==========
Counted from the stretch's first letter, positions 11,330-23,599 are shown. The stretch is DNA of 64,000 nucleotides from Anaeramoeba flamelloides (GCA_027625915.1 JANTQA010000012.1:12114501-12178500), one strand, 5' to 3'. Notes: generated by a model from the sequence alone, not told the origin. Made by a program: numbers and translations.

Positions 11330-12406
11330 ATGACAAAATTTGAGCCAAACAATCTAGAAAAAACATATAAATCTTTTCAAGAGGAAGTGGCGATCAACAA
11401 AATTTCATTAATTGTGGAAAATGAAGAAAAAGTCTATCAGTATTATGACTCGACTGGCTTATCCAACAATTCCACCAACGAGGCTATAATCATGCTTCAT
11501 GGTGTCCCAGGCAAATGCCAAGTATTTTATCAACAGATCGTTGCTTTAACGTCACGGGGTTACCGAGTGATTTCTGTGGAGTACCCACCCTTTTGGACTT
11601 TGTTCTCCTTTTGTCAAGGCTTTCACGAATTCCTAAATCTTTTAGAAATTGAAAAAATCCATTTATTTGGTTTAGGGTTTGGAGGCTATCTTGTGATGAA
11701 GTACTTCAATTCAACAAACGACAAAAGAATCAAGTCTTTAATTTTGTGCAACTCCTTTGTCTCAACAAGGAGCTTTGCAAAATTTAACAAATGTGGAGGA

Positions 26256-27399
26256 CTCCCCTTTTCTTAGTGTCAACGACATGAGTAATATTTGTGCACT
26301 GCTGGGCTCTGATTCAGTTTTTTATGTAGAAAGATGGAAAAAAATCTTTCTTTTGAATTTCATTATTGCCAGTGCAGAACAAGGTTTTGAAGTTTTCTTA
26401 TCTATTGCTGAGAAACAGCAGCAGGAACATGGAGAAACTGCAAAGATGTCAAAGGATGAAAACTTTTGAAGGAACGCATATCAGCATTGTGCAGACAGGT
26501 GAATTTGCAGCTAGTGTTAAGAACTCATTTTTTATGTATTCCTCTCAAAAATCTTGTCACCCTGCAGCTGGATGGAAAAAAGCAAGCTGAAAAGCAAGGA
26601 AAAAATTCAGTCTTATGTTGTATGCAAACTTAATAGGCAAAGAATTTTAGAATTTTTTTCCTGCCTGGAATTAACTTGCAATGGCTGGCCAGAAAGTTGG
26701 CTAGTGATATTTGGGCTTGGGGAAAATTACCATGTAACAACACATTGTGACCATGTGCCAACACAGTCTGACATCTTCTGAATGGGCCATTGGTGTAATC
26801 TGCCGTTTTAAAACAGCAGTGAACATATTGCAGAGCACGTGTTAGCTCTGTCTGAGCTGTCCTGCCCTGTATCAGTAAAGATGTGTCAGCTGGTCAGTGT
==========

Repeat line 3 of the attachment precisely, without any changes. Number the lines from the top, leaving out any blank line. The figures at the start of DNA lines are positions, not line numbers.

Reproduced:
11330 ATGACAAAATTTGAGCCAAACAATCTAGAAAAAACATATAAATCTTTTCAAGAGGAAGTGGCGATCAACAA